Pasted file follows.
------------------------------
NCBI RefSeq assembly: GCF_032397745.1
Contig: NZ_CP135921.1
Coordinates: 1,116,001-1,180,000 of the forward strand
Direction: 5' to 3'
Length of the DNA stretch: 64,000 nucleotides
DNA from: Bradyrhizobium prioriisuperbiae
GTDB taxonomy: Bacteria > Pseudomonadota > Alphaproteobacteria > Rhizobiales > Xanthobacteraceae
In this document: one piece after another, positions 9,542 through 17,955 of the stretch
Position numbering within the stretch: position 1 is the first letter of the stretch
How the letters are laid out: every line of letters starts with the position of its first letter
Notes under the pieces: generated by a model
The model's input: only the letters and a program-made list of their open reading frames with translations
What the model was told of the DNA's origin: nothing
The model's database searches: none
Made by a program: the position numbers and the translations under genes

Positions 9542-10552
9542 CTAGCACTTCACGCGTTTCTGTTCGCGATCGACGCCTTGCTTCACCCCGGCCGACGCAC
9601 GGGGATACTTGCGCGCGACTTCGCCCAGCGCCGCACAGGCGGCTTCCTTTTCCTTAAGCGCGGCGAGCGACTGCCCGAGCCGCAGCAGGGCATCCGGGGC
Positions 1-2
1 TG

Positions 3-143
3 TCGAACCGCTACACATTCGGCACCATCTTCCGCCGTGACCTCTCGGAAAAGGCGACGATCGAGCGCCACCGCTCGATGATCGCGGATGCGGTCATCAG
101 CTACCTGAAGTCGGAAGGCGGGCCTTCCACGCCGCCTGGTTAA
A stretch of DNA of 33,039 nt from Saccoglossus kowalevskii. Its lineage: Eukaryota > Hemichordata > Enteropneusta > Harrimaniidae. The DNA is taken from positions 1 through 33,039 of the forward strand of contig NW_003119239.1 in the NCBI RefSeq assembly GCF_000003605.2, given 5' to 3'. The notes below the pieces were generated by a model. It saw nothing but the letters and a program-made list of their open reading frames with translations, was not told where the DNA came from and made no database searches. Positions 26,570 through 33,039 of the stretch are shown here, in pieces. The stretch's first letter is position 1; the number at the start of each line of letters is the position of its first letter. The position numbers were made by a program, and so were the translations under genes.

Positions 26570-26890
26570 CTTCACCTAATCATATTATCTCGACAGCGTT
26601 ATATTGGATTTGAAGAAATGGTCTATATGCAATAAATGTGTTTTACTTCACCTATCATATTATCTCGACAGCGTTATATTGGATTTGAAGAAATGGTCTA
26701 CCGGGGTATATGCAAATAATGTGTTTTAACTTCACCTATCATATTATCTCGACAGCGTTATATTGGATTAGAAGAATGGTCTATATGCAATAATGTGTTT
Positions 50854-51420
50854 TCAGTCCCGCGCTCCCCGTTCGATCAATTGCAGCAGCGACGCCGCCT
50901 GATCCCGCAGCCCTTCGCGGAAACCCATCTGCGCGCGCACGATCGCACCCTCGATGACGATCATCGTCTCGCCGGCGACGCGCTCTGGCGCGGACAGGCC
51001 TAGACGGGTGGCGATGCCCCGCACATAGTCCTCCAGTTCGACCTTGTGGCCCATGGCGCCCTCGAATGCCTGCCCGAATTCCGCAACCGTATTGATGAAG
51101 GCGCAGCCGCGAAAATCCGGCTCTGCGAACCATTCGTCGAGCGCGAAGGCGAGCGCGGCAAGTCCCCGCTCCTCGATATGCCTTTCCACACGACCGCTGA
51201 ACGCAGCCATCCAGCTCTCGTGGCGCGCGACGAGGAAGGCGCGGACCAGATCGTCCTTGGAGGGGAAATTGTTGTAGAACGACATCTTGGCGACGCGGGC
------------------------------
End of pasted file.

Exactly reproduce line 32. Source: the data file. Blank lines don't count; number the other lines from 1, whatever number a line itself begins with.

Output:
51001 TAGACGGGTGGCGATGCCCCGCACATAGTCCTCCAGTTCGACCTTGTGGCCCATGGCGCCCTCGAATGCCTGCCCGAATTCCGCAACCGTATTGATGAAG